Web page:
A Q&A with Flower's Nicholas Fiore

Principal Architect and Founder of FLOWER Architecture takes a minute to tell us more about his background and his blossoming Boulder-based studio.

Learn more about FLOWER here.

Tell us a little bit about your background and how it has led you to start FLOWER?

FLOWER’s tagline is that we’re “a modern architecture and design studio dedicated to the thoughtful making of spaces” which is the absolute truth. Really, FLOWER was inevitable in a way, or at least as inevitable as anything in life can be. I always knew I would run my own curiosity shop. Weirdly, I knew this long ago, even as a child back near Philly where I grew up. After working for nearly two decades in excellent design studios locally and back East, it was time to plant a flag (flower) and seek out a co-conspirator clientele with which I can share and explore new ideas.

To me that exploration and innovation is the best part of life, and the best feature of architectural practice.

Portrait of Nick Fiore by Amanda Lenz (lenzillustration.com)
What is your design philosophy and approach?

Architects don’t tend to smile in pictures, and collectively our websites tend to the bleakness of black, white, and gray—and that has always bothered me. Smiling is not antithetical to seriousness! We set out on a different path. FLOWER’s philosophy and approach toward our work is one of curiosity and fun. We take the work very seriously, and we take the fun very seriously as well. When clients select an architect, it is the starting point for a lengthy and intimate collaboration, and the time spent working together is as important as the end result. In fact, we believe it is a main ingredient in the end result. 

As to design philosophy, well, I encourage people to look at the work and judge for themselves. We are modern architects practicing modern architecture. There may be descriptors that apply to our work, depending on the project. Contextual modernism may be the most apt, in that our approach includes an investigation of the surroundings, constraints, and opportunities of the literal and figurative site. We also highly value natural materials and the warmth they can provide. And like any modern architect—we love and obsess over details.

Tell us about what you are working on right now?

We have a very interesting modular custom home that will begin construction this summer. It will be factory built —interiors fully complete—and shipped on six trucks to the site, then craned in place in a day. Looking forward to that one, the time-lapse on “crane day” will be killer.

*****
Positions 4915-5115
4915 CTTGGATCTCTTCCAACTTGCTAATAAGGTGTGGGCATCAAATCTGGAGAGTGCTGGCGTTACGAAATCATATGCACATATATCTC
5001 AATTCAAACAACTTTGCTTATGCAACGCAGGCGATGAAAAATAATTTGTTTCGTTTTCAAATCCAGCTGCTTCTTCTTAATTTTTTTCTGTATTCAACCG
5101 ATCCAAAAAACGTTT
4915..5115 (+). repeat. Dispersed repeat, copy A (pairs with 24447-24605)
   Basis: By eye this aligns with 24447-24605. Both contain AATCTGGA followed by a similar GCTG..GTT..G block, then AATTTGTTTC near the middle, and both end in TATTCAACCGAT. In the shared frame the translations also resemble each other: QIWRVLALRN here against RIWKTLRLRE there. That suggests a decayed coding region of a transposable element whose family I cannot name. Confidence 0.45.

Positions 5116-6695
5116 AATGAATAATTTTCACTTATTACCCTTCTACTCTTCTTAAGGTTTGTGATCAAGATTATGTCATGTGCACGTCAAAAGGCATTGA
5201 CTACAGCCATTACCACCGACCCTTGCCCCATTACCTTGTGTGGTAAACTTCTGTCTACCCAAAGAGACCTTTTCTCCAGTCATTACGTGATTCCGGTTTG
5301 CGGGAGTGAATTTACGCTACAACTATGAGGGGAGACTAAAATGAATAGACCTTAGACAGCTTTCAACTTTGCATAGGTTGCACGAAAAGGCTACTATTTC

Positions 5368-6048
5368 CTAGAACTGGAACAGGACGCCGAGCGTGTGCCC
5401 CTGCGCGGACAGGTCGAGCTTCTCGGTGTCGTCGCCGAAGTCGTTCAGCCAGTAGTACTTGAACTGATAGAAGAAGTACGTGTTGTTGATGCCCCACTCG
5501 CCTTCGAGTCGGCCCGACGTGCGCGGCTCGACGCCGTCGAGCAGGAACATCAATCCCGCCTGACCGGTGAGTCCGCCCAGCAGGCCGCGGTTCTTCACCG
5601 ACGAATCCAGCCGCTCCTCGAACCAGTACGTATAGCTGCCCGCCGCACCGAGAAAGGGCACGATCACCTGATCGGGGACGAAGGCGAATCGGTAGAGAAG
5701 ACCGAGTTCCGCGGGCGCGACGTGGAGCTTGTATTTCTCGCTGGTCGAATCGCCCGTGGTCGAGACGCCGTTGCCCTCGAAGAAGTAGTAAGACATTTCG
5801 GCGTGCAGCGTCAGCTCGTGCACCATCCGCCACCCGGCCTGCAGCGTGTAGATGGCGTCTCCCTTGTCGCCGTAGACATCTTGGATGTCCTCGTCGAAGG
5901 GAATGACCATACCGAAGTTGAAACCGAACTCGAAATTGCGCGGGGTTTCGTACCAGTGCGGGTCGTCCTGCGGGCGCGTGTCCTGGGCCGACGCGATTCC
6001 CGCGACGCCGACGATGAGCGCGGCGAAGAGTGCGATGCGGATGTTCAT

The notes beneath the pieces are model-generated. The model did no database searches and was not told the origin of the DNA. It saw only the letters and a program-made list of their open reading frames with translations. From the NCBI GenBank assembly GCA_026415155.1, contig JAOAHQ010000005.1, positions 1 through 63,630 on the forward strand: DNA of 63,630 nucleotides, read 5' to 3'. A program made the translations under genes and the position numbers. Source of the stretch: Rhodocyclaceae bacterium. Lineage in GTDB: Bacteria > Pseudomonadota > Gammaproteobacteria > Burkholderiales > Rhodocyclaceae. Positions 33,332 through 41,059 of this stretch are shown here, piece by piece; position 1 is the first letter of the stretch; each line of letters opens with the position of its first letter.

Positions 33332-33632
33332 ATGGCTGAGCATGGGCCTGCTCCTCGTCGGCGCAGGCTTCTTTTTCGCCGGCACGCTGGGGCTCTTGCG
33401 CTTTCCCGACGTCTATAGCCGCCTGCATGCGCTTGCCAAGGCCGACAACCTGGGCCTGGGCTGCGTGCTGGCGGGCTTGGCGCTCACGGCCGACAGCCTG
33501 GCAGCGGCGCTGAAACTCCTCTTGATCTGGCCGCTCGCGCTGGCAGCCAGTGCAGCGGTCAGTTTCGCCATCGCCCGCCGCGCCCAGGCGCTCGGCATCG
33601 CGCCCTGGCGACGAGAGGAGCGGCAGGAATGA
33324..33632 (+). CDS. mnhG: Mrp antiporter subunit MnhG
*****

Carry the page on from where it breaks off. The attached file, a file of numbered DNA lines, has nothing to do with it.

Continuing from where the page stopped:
We also have two projects that will be completed this summer. One is in the crown jewel, historic Mapleton neighborhood of Boulder, our take on modern in a very rigidly controlled design district. The second is a more purely modern home which features some cool tricks we’re excited to see through to the end. Both of these will, hopefully, find their way into the world via photography in the fall at the latest.

We are also actively seeking out commercial and multi-family or civic work. There are innovative developers and clients out there who we admire and are eager to collaborate with on cool work. There are so many great things happening on the Front Range in the last decade or so, it’s been a privilege to be a part of the architecture community during this time.

What artists, architects, or designers you most admire that have influenced your work? 

There are so many. My dog’s name is Louie Kahn. So, there’s that. Visiting Center City Philly in the 80s, as a child, I was fascinated with the built environment. The work of Kahn is sublime, and his work is paramount in my mind. I refer to his work weekly, at least.

Similarly, there’s a prolific Philadelphia architect named Frank Furness who is amongst the most innovative and creative architects of the past two centuries, in my humble opinion. He fought in the Civil War, then established a studio in Philadelphia. His work was almost psychedelic in its exuberance and creativity, at a time when masonry and iron were the materials of choice—no easy feat.

More recent works by the likes of KieranTimberlake, WG Clark, and Sverre Fehn are amongst my favorites. The work and writings of the Eameses are also very central to my thinking on architecture and design thinking as an equalizer, that to treat it as only a luxury service is a mistake. I try to reach outside architecture for inspiration as well, and music provides endless creative input. Lately I’ve been listening to a lot of 50s and 60s jazz, and also rock like the Cramps and Danzig. Because why not? I’ve always found great inspiration, as well, in the DIY punk ethos, the indie music scene, and the idea that you can make of things as you see fit if you apply effort, inspiration, and more effort. Artists that have influenced my work and ideas about process include Duchamp with his paintings and readymades; Joseph Cornell’s boxes; Joan Miro; William Eggleston; and Louise Nevelson.

Learn more about FLOWER here.